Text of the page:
Newspapers have long used the prospect of a big money giveaway to lure readers, especially during the fierce circulation wars of Fleet Street’s heyday – readers of a certain age will remember the Bingo fixation of the early 1980s, when The Daily Mirror, The Sun and The Daily Star battled it out to be the first to give a winning reader a million pounds, in an increasingly grubby and undignified scrap (Robert Maxwell was at the forefront of it, so you can imagine how utterly repulsive it became). But back in 1932, The Daily Mail launched an altogether more entertaining contest, where readers could buy a 78 rpm Shellac disc and try to guess the artists featured. Those who got it right could win £1950, which back then could probably buy you an entire town.
Here’s the recording – place your bets now.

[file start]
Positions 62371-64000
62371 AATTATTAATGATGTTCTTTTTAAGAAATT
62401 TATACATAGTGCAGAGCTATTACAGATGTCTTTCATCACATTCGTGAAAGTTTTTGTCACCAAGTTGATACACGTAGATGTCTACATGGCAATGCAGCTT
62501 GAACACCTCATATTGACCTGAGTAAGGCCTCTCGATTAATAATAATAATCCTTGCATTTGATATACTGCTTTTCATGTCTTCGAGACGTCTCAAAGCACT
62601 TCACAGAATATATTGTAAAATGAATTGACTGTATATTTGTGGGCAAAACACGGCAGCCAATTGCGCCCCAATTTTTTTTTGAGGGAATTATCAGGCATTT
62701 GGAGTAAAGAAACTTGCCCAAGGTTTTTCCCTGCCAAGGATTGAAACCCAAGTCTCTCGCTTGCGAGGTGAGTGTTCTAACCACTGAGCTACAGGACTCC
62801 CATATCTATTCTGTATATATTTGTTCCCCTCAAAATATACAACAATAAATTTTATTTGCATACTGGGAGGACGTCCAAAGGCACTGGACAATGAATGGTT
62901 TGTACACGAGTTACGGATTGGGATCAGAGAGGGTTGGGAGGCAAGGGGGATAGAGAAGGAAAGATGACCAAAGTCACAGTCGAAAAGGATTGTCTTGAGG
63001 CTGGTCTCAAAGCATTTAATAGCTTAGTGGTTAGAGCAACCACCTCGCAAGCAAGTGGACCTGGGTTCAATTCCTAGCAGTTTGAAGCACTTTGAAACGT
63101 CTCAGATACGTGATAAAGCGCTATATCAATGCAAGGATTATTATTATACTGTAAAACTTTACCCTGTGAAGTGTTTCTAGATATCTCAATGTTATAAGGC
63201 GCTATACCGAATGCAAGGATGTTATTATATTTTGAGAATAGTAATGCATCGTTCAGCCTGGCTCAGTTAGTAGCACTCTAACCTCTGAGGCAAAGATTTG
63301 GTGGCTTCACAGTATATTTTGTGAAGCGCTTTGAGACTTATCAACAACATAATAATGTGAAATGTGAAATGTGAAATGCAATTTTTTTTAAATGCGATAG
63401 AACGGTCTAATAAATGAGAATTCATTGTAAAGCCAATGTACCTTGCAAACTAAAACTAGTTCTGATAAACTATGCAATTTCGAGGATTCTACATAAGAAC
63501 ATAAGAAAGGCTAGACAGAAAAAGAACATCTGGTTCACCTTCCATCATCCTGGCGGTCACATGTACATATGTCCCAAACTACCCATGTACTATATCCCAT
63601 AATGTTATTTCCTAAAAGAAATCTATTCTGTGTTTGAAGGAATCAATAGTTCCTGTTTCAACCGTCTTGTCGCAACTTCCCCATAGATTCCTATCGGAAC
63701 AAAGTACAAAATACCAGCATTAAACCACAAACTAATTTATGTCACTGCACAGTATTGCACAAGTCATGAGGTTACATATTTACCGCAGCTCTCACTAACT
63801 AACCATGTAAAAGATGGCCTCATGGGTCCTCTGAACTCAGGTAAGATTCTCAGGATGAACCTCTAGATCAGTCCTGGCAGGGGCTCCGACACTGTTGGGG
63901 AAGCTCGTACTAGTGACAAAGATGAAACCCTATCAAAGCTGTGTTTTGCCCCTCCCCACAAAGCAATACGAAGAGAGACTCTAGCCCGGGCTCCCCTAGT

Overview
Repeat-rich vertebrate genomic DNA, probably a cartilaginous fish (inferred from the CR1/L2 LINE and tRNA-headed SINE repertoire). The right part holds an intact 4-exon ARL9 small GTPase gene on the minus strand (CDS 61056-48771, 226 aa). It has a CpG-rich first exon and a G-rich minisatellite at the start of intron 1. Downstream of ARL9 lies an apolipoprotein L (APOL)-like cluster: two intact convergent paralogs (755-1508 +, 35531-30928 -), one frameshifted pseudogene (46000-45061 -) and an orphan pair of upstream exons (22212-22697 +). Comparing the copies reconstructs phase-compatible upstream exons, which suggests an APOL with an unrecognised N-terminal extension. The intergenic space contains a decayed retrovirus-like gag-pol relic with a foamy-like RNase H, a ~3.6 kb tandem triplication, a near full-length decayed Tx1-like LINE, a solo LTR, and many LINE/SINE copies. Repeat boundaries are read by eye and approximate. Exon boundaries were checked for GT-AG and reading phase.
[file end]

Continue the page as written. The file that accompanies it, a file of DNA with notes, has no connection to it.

I’m sure all Reprobate readers immediately recognised all the household name acts, but just to confirm, they were, of course, Ambrose and his Orchestra, Leslie Hutchinson, Derickson and Brown, Bobbie Hale, Doris Hare, Howard Jacobs, Robert Naylor, Billy Mayerl, Raie da Costa, Debroy Somers and his Band, Geraldo Gaucho Tango Band, Peter Dawson, Harold Williams, Albert Sandler, George Baker, Raymond Newell, Jack Mackintosh, Bobby Howes, Francis Day, Melville Gideon, De Groot, John Morel, Albert Sammons, Heddle Nash, Cedric Sharp, Patricia Rossborough, and Sam Browne.
There is. no record of how many people won the prize, though ‘none’ would probably be a good guess. The fact that they had to buy the record in order to enter the competition makes the whole scam all the more ridiculous.
Notably though, this was the first recording to feature the names of EMI Ltd’s new companies – His Master’s Voice, Parlophone, Columbia and Regal Zonophone – all of which released much more significant works than this in the decades that followed.